He’s not sure what it would take for him to feel comfortable shipping hemp through Idaho again, so he’s sending shipments through Utah instead, which has become expensive. While Shore said he appreciates Little’s executive order allowing hemp to travel through Idaho, he pointed out there still could be legal pitfalls associated with it.
Little’s order requires hemp traveling through Idaho to have been tested at labs approved by the U.S. Drug Enforcement Agency, and there are currently few labs in the country carrying DEA approval, he said. Even if the hemp was grown and certified under a state’s established hemp program, the product might not have been tested at a lab with a DEA-specific certification. Plus, in his experience, such labs are more expensive — one DEA-approved laboratory Big Sky Scientific used charged the company $800 for a test that usually costs about $50, Shore said.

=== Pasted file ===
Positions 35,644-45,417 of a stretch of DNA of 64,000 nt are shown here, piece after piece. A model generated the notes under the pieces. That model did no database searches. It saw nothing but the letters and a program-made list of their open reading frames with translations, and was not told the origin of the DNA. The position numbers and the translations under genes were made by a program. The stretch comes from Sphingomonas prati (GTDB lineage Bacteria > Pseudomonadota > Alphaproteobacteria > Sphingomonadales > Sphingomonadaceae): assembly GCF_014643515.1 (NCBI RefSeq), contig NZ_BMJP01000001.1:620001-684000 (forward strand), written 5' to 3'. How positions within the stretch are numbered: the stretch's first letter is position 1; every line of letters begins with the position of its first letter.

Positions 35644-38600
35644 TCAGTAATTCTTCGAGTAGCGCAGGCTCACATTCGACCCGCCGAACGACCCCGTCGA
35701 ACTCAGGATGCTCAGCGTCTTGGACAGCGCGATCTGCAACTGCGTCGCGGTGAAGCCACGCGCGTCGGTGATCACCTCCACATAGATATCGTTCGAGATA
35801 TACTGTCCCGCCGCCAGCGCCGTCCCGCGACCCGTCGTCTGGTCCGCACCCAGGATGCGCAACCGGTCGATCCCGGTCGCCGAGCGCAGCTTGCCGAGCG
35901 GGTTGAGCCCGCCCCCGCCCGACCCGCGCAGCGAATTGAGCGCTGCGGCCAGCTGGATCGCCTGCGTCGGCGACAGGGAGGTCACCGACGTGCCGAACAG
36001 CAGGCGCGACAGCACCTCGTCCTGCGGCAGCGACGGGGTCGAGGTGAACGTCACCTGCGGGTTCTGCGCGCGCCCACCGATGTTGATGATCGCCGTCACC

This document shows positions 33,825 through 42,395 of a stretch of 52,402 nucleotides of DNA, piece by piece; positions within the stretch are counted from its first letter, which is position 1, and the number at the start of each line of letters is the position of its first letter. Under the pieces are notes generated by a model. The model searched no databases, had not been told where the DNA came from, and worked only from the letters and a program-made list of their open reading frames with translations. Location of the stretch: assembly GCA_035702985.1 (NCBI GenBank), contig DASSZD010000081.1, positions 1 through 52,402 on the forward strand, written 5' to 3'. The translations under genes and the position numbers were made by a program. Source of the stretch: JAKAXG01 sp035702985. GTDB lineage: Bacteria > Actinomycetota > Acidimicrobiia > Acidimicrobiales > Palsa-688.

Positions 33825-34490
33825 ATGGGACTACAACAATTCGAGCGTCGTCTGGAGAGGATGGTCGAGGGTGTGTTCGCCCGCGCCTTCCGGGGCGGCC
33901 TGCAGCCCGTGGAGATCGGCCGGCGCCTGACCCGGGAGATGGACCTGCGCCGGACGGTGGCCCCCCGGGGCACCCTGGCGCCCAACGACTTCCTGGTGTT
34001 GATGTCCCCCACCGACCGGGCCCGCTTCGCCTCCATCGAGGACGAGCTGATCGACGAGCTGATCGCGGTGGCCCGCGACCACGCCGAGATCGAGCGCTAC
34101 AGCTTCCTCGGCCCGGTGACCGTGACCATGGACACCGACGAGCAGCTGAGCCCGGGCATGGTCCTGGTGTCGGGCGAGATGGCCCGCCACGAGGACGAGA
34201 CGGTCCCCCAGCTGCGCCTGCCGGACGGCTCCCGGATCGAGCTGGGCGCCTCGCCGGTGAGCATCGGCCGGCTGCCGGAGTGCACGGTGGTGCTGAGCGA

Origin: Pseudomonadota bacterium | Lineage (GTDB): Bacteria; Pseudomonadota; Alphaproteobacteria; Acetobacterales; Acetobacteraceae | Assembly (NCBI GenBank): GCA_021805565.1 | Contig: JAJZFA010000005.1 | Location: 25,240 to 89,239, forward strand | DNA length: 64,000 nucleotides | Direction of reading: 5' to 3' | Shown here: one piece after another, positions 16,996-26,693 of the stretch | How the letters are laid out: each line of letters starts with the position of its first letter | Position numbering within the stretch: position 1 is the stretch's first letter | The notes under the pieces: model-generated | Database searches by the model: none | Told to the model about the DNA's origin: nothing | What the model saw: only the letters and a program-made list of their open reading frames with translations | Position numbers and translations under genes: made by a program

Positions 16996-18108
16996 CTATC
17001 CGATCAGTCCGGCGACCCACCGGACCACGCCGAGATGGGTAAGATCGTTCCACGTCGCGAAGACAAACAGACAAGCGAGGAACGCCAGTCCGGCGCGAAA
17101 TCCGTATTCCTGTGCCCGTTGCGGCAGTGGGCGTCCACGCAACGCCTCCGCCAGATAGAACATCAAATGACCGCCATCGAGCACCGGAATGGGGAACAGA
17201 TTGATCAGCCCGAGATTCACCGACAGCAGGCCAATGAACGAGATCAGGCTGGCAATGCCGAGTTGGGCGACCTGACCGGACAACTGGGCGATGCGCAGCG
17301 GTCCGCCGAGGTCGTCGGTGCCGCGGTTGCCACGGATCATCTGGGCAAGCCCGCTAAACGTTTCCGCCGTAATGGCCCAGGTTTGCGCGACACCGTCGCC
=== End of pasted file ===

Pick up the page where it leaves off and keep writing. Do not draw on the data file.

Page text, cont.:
“That was one of the things where we were like, ‘OK, so theoretically, we could just drive straight through (Idaho),’” Shore said. “And then I read the whole (order) and then I got to that (requirement) and I was like, ‘Well, actually we couldn’t.’ There’s not many of those labs. … That could make that order into kind of a trap.”
Shore said he believes the governor’s order was meant to mirror new federal rules for testing, which mention DEA-approved laboratories. Still, he said, trucks carrying his shipments have been pulled over in other states as well — and Idaho was the only state where there was a problem.